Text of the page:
Confession and Prayer Brings Healing – James 5:13-16

Until a few months ago some of my cousins had been out of touch with each other for decades. When two of them recently moved to Lane County, we arranged to meet at the Camas Country Mill and Bakery. It didn’t take us long to find ourselves delighted with all things old, the ancient schoolhouse with its furnishings and our childhood tales.

As we reconnected, the teasing and silliness escalated until it bordered on being ridiculous. Should people our age act like they’re still thirteen?

I sipped my tea and chased chickpeas around my salad plate until I spotted names, dates, and initials carved on a weathered wall not far from our table. This fascinated me because the boards had been salvaged from the building’s exterior. Diners now enjoy their meal while examining evidence of former students’ vandalism. I traced one date with my finger: 1900.

We were told a few names belong to people, or their descendants, still living in the area.

How would I like my misdeeds put on display for a hundred years, my name listed with those who have damaged public property? I realize they were probably young children, someone else may have been the culprit, or that it may now be considered art or an entertaining story. Still . . .

I don’t like the thought of someone judging me while chewing their sandwich, but maybe bringing my failures into the open is a good thing. Perhaps removing the façade and revealing underlying scars is healthy.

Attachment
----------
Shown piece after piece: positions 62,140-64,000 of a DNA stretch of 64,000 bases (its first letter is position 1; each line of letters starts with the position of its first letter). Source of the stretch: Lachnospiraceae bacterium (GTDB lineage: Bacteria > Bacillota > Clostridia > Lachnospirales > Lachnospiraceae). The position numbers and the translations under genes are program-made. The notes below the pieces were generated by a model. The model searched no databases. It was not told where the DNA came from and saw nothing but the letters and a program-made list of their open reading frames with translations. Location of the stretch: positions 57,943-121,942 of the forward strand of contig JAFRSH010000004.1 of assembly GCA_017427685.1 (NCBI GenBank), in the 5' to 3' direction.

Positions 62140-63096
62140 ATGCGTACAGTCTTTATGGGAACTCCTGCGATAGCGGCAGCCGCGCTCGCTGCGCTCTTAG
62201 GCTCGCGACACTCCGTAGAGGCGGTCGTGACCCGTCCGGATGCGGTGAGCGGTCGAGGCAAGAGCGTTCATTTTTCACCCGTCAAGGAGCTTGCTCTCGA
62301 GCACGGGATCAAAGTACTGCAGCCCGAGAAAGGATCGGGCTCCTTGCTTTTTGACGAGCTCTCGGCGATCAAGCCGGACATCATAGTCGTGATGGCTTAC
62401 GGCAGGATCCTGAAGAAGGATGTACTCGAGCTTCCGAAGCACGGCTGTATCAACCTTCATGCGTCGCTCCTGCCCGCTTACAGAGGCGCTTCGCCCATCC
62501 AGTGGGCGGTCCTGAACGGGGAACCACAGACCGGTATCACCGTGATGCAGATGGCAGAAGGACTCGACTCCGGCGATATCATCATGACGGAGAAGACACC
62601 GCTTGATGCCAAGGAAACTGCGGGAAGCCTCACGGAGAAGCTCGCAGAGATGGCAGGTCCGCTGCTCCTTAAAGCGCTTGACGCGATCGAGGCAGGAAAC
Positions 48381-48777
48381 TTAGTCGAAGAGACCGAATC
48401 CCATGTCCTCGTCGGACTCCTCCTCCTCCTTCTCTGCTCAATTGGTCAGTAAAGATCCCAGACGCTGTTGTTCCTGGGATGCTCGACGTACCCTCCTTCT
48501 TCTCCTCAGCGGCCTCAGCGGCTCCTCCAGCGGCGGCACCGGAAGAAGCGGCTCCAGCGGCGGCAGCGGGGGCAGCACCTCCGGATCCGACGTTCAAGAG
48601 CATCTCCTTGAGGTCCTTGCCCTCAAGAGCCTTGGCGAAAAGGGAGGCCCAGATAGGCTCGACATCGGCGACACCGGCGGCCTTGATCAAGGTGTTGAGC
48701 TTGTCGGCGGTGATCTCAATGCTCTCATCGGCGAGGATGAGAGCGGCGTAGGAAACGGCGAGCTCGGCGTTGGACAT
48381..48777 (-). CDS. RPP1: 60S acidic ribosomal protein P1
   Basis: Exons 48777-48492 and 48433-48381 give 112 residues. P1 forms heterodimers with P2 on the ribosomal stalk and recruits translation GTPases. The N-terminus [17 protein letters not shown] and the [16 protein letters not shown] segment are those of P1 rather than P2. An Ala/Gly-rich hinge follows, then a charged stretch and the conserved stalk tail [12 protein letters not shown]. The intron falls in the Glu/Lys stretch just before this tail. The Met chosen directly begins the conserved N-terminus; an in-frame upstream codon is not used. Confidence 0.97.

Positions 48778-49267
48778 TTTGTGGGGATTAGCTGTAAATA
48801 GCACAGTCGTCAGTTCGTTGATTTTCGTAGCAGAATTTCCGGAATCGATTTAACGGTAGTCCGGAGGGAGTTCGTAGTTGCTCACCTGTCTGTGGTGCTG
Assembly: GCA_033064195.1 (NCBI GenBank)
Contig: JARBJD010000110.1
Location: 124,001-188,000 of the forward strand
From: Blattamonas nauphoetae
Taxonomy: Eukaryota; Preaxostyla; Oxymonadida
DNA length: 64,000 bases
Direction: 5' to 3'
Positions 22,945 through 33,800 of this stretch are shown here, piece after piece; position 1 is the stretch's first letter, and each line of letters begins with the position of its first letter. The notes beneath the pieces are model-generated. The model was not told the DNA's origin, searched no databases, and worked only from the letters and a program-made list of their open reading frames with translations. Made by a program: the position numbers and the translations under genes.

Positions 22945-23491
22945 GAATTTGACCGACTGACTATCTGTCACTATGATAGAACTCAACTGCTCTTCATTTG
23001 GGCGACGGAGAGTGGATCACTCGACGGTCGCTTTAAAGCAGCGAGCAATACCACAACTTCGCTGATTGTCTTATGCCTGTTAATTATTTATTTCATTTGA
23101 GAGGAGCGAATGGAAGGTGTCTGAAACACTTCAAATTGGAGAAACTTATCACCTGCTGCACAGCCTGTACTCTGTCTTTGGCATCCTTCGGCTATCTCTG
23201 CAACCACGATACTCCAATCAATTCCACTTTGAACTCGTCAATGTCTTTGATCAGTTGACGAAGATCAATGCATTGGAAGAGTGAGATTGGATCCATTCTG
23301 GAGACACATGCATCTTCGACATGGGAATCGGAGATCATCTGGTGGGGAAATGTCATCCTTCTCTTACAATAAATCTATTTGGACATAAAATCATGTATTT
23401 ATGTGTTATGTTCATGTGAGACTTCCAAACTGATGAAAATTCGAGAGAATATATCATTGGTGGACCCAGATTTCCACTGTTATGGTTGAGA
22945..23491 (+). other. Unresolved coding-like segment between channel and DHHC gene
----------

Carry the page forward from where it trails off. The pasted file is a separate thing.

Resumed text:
“Is anyone among you suffering? Let him pray. Is anyone cheerful? Let him sing praise. Is anyone among you sick? Let them call for the elders of the church, and let them pray over him, anointing him with oil in the name of the Lord. And the prayer of faith will save the one who is sick, and the Lord will raise him up. And if he has committed sins, he will be forgiven. Therefore, confess your sins to one another and pray for one another, that you may be healed. The prayer of a righteous person has great power as it is working” (James 5:13-16 ESV).

Maybe in the future our descendants will get a good laugh about our misadventures. Hopefully, there will be a lot to admire, too. Like our honesty.

by Kathy Sheldon Davis

Prayer for Healing in 2018 – James 5:13-16

Don’t laugh if you see me in the pool rolling and turning like a dying goldfish. I’m OK, really. I call this my workout, and it does me a lot of good. Those younger or more athletic probably don’t comprehend how my slow movements qualify as a real workout, but water fitness makes a world of difference to me. When I’m in the water I find myself unburdening my heart, singing, and even dancing as I push against the water.

This week I’ve been reading the book of James, written by one of Jesus’s brothers. Until now I hadn’t seen how confession and other people’s prayers also relate to health.

“Is any one of you in trouble? He should pray. Is anyone happy? Let him sing songs of praise. Is any one of you sick? He should call the elders of the church to pray over him and anoint him with oil in the name of the Lord. And the prayer offered in faith will make the sick person well; the Lord will raise him up. If he has sinned, he will be forgiven. Therefore confess your sins to each other and pray for each other so that you may be  healed. The prayer of a righteous man is powerful and effective” (James 5:13-16 NIV).